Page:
About 95 percent of patients who use the Clarksburg VA and its telehealth programs live in rural areas, Sandreth said.
The program reduces patients' wait time to see a specialist, and allows them to go to their closest VA hospital or clinic, no matter what they need, he said.
It also saves lives, said William H.D. Shelton, a registered nurse with the care-coordination home telehealth program.
Every day from his cubicle at the Clarksburg VA hospital, Shelton reviews the blood pressure levels, weight and blood sugar of more than 125 veterans from West Virginia, Pennsylvania, Delaware and Ohio.
Veterans transmit the data from their home through a portable device that hooks up to their landline or cell phone. The device includes a message board, a blood pressure cuff and a scale.
The program is designed to treat veterans who have been treated in an ER or admitted to the hospital from complications with congestive heart failure, pulmonary disease, diabetes or hypertension.
"We're able to catch problems quicker," Shelton said, "before it's too late."
If the numbers aren't within normal range, Shelton calls his patient to check in. "I'll ask if they have a fever or an ear ache, or are their feet or legs swelling," he said.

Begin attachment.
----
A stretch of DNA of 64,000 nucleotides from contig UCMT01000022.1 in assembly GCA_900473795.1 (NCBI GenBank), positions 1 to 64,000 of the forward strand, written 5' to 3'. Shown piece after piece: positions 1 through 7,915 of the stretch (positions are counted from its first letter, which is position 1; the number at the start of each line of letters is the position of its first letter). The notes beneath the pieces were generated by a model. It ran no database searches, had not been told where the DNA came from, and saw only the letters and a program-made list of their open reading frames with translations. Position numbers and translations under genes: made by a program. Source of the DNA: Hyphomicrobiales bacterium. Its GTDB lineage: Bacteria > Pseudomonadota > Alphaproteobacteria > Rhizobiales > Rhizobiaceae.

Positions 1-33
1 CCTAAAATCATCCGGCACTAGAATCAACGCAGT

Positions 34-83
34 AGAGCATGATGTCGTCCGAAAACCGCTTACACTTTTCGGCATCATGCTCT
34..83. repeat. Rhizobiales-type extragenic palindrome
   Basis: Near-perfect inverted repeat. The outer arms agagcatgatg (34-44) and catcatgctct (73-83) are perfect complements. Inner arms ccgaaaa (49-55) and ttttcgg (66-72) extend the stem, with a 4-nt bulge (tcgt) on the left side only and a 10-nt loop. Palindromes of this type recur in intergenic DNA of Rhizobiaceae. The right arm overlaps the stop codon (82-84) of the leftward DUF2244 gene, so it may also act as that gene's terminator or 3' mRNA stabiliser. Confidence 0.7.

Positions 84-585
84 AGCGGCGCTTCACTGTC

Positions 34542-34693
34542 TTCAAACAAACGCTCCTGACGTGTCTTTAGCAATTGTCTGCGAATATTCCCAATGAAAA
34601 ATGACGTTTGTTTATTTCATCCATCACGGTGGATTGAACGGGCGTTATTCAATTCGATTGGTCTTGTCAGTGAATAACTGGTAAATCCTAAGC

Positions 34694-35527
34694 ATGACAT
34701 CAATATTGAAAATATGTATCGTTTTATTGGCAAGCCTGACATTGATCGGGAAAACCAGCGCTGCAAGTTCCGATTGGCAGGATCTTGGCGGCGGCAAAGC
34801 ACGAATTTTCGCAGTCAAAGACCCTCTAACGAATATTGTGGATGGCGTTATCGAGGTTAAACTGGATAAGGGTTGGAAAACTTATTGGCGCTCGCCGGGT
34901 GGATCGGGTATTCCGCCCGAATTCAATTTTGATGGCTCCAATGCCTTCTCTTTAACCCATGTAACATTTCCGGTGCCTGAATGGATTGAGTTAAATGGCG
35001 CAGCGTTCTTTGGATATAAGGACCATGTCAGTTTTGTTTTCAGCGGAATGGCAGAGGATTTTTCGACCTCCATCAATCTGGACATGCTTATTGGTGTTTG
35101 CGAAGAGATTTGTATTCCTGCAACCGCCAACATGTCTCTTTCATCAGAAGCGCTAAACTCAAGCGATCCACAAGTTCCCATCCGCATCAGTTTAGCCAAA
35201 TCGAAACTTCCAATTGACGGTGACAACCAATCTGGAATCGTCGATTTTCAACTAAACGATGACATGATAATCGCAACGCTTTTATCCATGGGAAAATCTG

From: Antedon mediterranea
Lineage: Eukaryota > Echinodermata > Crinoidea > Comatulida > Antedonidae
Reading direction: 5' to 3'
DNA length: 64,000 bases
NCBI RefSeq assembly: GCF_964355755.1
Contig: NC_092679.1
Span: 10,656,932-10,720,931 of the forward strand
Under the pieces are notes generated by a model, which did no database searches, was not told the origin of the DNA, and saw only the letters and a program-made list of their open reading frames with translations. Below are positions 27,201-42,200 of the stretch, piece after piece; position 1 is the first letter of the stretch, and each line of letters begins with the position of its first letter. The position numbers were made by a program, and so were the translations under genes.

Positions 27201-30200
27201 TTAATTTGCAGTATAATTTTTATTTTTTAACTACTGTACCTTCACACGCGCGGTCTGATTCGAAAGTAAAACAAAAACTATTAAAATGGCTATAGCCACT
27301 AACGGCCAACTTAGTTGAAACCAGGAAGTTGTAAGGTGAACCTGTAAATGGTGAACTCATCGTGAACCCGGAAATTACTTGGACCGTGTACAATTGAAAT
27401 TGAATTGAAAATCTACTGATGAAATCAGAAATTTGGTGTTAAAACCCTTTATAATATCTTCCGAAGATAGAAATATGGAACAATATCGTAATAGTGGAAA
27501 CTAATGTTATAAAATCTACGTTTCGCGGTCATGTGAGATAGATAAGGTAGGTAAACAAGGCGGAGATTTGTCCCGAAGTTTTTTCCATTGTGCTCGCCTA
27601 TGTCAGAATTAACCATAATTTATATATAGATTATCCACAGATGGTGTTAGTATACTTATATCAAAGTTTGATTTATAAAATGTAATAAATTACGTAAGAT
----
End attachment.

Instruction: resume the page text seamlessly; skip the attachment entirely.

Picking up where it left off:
He then e-mails his assessment to a doctor, who can prescribe medication if needed, and mail the drugs to the patient.
In more serious cases, the veteran might be told to go to the hospital, where doctors and nurses are told to expect him or her and are updated on his or her condition.
"We are health-care coordinators. We not only help with the specific diseases, but with a patient's entire health-care picture, from the sniffles to help getting a hold of the pharmacy," Shelton said. "What you get are 365 visits a year [from a health-care provider] for absolutely free."
Overall, participants in the program have reduced their length of stay in the hospital from about 108 to 42 days, and the number of ER visits from 190 to 150.
Most patients in the care-coordination program are World War II veterans in their 70s through their 90s, Shelton said, but the program is starting to see more veterans from Vietnam, Iraq and Afghanistan.
Care coordination started about five years ago with one registered nurse monitoring a handful of veterans.
It has since grown to employ three nurses to manage about 125 veterans sending in their health statistics every day.
Hospital administrators hope to bring the enrollment up to 200 within the year, Shelton said.
Reach Veronica Nett at veroni...@wvgazette.com or 304-348-5113.